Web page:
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Old 08-04-2011, 05:45 PM   #1
cfrazier77
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Default Need help with non carbonating beer

I need emergency help with a flat bottled porter. I made it for a friend of mine who's business just burnt down. Here is the recipe I used, it is for 10 gallons.
12 lbs dark liquid extract
1 lb Carapils
1 lb Black malt specialty grains
2 oz. Willamette bittering hops
2 oz. Fuggle pellet aroma hops
1 lb lactose
Irish Moss
Gelatin finnings when transferring to secondary

Primary was at 68 degrees for 1 week
Secondary was at 68 for 2 weeks
I cold crashed it at 50 for three days before bottling

I primed with 7.5 ounces of corn sugar for a carbonation volume of 2.2 (Beer Smith)

After bottling I let them sit, brown bottles in a box, for 2 weeks at 75 degrees.

Problem, almost zero carbonation! I have not had this problem before.

So what can I do? I have plenty of corn sugar, bottle caps, and S-04.

Thanks, I want to get this to my friend as soon as possible, he needs some cheering up.

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Old 08-04-2011, 05:50 PM   #2
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Cold crashing before bottling killed off the yeast would be my guess.

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Old 08-04-2011, 05:54 PM   #3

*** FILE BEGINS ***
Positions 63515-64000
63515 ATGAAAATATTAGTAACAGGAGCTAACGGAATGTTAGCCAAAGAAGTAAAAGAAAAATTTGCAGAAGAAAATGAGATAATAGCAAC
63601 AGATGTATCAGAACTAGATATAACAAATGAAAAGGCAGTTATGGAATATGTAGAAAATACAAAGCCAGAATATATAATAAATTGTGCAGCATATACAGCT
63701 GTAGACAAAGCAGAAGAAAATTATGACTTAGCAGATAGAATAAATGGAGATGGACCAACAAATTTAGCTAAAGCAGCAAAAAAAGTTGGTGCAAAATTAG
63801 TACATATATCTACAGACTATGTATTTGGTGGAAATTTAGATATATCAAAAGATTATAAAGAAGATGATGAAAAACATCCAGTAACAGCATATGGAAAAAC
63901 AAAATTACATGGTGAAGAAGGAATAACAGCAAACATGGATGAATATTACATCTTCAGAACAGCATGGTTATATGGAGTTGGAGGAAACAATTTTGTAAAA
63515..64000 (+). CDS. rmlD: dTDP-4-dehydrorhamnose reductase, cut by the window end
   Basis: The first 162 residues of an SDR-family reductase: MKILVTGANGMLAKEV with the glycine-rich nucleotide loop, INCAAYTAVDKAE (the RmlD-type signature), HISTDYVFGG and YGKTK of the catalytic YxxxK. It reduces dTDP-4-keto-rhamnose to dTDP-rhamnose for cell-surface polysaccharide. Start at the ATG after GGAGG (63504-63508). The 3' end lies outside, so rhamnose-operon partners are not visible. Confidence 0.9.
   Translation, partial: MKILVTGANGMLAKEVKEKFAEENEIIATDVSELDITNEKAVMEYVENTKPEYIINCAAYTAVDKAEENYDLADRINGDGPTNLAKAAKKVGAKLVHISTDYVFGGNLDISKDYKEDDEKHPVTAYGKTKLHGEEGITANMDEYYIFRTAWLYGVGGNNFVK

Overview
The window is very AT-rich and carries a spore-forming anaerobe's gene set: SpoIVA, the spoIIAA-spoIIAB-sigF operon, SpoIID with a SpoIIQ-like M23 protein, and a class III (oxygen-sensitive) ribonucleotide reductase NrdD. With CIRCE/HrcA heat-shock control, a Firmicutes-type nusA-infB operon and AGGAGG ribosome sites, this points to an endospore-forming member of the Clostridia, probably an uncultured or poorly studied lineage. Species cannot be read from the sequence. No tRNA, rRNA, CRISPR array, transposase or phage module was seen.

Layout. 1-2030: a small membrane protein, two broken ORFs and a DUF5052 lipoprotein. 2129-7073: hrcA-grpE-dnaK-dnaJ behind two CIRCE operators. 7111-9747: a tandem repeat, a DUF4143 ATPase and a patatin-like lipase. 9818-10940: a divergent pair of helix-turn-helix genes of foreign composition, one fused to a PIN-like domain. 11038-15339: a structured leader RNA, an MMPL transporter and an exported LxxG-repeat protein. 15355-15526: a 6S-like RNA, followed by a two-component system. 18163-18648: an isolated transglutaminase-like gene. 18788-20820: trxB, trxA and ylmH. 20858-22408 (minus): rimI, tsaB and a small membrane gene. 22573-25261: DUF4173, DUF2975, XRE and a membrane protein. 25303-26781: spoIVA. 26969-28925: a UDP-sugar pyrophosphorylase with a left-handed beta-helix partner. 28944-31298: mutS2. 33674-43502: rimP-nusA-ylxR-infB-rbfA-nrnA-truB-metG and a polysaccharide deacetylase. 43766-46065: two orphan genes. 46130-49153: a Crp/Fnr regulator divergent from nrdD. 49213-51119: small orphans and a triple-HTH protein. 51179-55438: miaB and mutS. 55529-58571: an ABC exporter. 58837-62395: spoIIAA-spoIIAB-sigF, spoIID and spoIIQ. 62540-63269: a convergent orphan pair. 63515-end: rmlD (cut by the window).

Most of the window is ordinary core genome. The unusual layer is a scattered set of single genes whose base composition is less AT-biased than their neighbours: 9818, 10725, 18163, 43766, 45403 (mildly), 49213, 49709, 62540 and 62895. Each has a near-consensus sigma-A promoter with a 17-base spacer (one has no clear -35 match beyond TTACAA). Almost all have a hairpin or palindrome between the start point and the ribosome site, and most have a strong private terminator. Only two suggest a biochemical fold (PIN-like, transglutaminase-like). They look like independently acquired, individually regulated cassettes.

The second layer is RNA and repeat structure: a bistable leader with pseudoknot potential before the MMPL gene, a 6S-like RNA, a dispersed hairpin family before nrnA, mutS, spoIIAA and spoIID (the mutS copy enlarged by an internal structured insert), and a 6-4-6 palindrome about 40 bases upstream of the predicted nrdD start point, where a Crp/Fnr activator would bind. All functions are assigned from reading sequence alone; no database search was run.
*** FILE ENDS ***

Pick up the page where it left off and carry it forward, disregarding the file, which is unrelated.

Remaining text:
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Cold crashing before bottling killed off the yeast would be my guess.
*facepalm*

COLD CRASHING DOES NOT KILL YEAST IT JUST MAKES IT DORMANT!!!! It dropped out of suspension, but it didn't die.

When the beer warmed back up the yeast woke up and went back to work. ;rolleyes:

Back to the regularly scheduled program...

The 3 weeks at 70 degrees, that we recommend is the minimum time it takes for average gravity beers to carbonate and condition. Higher grav beers take longer.

Stouts and porters have taken me between 6 and 8 weeks to carb up..I have a 1.090 Belgian strong that took three months to carb up.


Temp and gravity are the two factors that contribute to the time it takes to carb beer. But if a beer's not ready yet, or seems low carbed, and you added the right amount of sugar to it, then it's not stalled, it's just not time yet.